1) AMD is Overvalued

Currently, AMD is trading at around 10 times it’s annual revenue of 2020, which was $9.7 billion, bringing in a $100 billion market cap.

As far as we know, the company is not planning on paying out any dividends in the future.

Bears argue that the main reason AMD is valued so highly is because of momentum, while momentum seems to be running out.

The chip shortage is a great threat to companies like AMD, who are not the producers of chips, but rather designers and developers.

If the production of chips is low, they don’t have much say in that. AMD has to keep innovating and developing to stay afloat, and if they can’t sell their latest inventions at the rate they’re used to, that can lead to trouble.

Now, while the bears do acknowledge AMD’s strong growth numbers, they argue that the stock is overvalued and that the fair price should be lower.

Some of their primary concerns for that is the fact that investors are continuing to rotate from momentum trades to value companies.

As we can see in AMD’s stock over the last couple of months, that has had a significant impact on the price.

Adding this to the fact that AMD’s bold future predictions are still heavily dependent on predicting the future semiconductor cycles, investors might be unpleasantly surprised when factors out of AMD’s control start hurting the stock.

The company is trading at around 15x its current book value, compared to an industry average of 3.73.

Their P/E ratio is at around 35x as opposed to Intel’s P/E ratio of 13x.

Even at the EV/EBITDA front, AMD seems overvalued at 43x, while the industry averages are around 16x.

With those numbers in mind, bears calculate a 5 year Discounted Cash Flow analysis of the company which gave them a $69 per share price.

That’s more than 10% less than the current price levels.

Their main concern is the unpredictability of the industry and how the industry’s potential negative impacts would hurt the stock.

With that said, let’s take a look at the second bearish points, and that is…

2) Strong Competition

We all know that AMD is in a highly competitive industry, with the main player being Intel.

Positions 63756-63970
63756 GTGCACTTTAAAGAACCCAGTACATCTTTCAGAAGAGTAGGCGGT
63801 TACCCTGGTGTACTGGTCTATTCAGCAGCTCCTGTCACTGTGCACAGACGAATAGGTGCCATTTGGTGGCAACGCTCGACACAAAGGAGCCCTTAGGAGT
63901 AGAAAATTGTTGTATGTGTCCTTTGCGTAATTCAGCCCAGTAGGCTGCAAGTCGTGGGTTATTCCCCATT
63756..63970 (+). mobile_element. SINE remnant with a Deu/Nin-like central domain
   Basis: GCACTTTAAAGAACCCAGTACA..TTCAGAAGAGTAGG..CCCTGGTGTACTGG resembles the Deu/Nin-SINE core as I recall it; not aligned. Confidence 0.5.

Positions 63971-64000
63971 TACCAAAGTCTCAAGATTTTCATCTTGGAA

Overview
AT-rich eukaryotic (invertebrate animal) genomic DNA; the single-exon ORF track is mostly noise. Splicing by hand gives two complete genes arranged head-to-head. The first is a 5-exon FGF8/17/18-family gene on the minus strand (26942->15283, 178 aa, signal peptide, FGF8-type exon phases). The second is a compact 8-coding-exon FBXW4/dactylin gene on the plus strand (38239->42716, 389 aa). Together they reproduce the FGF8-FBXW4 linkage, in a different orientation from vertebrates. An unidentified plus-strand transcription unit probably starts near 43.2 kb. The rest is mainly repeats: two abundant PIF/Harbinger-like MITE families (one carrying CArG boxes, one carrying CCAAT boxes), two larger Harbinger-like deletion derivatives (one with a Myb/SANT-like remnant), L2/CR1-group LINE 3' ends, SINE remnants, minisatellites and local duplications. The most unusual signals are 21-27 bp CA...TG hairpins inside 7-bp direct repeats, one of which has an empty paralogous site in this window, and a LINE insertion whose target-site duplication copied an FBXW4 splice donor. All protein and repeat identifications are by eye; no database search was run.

With a much larger market capitalization, more R&D investments and employees, Intel is far ahead of AMD in terms of their business stage.

Intel’s leadership in advanced packaging still remains uncontested. This is a very important aspect in the company’s enterprise solutions.

The bears claim that AMD launching a high-end chip won’t pose a threat to Intel, as Intel just announced a $3.5 billion investment to bring even more impressive technologies to its portfolio.

Another thing that AMD got wrong was that it was slow in moving to the latest process technology from TSMC, giving Intel the opportunity to get back to process technology they’ve fallen behind on much sooner.

And lastly, when comparing AMD to Intel, stating that Intel is behind AMD in their CPU technology is baseless as they are close to parity and have very similar roadmaps.

But that’s only the Intel story, the bears say… what about other market threats?

For one, you have Apple announcing that they’re replacing AMD’s and Intel’s x86 CPU for its own silicon design across the entire Mac line.

What about Nvidia launching their own ARM-based CPU that is going to be tightly coupled with their top-of-the-line GPUs to provide even better performance?

Ampere, which already has the Altra, will be launching a successor in 2022.

Marvell with it’s Octeon DPU.

Tencent and Alibaba are also looking to expand their ARM use in cloud operations.